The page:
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Thursday, April 30, 2009

When "Sorry" Isn't Good Enough

Do you ever feel as if saying "I'm sorry" to someone is not enough?
Perhaps, the mere act of saying "I'm sorry" to someone can be commonplace and meaningless without further commitment. Saying "I'm sorry" when we are truly apologetic for our actions is a start, but after we say those words, the choices we make and actions we take could be the most important proof of our sincere sorrow.
We should feel distressed and concerned if we have hurt someone; these are definite feelings of compassion. Making mistakes is an inevitable part of life, and we should take full responsibility for our mistakes, no matter how difficult or embarrassing this may be. Hopefully, life offers ample opportunity for other chances to do the correct thing. An apology often becomes a necessary part of preserving a relationship.
Sometimes saying "sorry" is just not good enough to repair the damage done by a blunder. We must do more in repentance to begin the healing process. Repentance begins with an admission of a promise or resolve not to repeat the offense and an attempt to make restitution for the wrong, or in some way to reverse the harmful effects of the wrong where possible.
Repentance, in a practical sense, means "to change." It entails that we do something different with our future after we commit an offense. To remain unchanged would indicate our insincerity in the matter.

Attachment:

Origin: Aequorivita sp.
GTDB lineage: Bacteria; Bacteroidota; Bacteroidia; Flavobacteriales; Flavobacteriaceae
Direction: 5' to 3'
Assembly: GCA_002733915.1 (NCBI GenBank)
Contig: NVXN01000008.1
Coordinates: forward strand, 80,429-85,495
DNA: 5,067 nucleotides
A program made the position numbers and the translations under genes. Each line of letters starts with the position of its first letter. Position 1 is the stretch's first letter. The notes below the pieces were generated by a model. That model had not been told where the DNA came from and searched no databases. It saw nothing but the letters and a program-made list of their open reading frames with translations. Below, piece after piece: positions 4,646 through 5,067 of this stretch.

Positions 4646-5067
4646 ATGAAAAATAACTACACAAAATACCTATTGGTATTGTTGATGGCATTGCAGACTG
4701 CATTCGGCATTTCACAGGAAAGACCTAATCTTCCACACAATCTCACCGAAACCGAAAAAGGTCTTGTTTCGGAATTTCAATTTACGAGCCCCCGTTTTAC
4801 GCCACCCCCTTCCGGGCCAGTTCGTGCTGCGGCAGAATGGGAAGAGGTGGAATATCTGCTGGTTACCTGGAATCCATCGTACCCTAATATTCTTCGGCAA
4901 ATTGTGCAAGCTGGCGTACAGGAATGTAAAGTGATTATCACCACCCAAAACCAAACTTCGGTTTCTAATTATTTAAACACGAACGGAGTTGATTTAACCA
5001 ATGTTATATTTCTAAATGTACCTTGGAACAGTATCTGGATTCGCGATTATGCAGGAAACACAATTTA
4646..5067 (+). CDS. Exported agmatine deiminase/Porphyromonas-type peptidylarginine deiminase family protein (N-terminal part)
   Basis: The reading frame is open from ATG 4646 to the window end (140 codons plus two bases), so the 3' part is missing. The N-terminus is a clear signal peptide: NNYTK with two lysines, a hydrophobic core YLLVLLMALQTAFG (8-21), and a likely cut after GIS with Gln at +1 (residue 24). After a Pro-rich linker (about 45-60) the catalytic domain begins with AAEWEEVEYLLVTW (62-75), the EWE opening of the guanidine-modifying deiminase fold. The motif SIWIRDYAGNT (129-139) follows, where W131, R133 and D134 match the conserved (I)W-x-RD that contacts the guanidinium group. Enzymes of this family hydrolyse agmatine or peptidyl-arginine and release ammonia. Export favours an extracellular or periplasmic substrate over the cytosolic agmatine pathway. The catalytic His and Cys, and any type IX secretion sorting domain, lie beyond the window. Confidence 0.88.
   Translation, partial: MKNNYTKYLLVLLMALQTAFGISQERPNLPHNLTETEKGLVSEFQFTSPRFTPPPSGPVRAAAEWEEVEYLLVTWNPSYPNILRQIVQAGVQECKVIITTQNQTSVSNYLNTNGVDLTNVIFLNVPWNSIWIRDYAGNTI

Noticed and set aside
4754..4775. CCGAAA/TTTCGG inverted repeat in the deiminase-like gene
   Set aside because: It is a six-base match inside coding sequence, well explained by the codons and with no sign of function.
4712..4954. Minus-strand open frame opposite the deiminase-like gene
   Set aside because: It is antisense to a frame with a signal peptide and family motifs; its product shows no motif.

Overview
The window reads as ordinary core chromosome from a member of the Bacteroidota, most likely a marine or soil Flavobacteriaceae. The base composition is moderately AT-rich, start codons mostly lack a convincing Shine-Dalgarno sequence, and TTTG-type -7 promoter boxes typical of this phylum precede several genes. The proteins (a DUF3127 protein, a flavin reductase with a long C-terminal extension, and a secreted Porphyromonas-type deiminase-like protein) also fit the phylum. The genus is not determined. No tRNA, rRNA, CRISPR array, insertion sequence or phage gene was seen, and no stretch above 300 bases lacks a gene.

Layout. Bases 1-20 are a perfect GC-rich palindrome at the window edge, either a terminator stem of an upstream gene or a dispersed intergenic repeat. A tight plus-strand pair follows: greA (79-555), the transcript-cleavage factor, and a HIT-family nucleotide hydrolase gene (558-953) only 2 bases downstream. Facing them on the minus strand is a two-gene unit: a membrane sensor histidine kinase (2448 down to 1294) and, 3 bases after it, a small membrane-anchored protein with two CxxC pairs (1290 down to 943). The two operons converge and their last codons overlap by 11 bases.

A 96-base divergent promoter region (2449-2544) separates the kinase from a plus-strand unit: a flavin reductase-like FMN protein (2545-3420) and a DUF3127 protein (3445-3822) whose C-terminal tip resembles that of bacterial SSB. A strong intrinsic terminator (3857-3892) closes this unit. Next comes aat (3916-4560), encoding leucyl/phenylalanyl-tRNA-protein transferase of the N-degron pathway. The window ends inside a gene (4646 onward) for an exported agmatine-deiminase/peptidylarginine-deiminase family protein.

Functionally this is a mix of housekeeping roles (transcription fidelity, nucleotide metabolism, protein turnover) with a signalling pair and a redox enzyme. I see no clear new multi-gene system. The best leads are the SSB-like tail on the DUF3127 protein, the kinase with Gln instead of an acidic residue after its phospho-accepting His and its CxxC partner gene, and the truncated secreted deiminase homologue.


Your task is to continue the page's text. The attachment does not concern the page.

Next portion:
The repentant person not only has profound regret for his past but also has the fulfilled hope in the potential of God’s grace to continually bear the fruit of healing and true reconciliation in himself. The Bible states that repentance brings pardon and forgiveness of sin. (Isaiah 55:7)
In the Hebrew Bible, the Prophets insisted that true repentance calls for a complete change of our mental and spiritual attitude as part of the act of restitution. We actually change our hearts and minds about a previous stance as part of restitution for a wrongdoing.
Lastly, we must seek atonement. In Christian theology the atonement refers to the forgiving or pardoning of sin through the death of Jesus Christ by Crucifixion which made possible the reconciliation between God and creation. Christ, in his mercy, forgives us for the darkest of sins.

Thanks to an article on perfectapology.com, we may see added insight into the actual act of making a sincere, meaningful apology. The article suggests a correct apology should address the following details:

1. A detailed account of the situation, 2. Acknowledgement of the hurt or damage done, 3. Taking responsibility for the situation, 4. Recognition of your role in the event, 5. A statement of regret, 6. Asking for forgiveness, 7. A promise that it won't happen again, 8. A form of restitution whenever possible.

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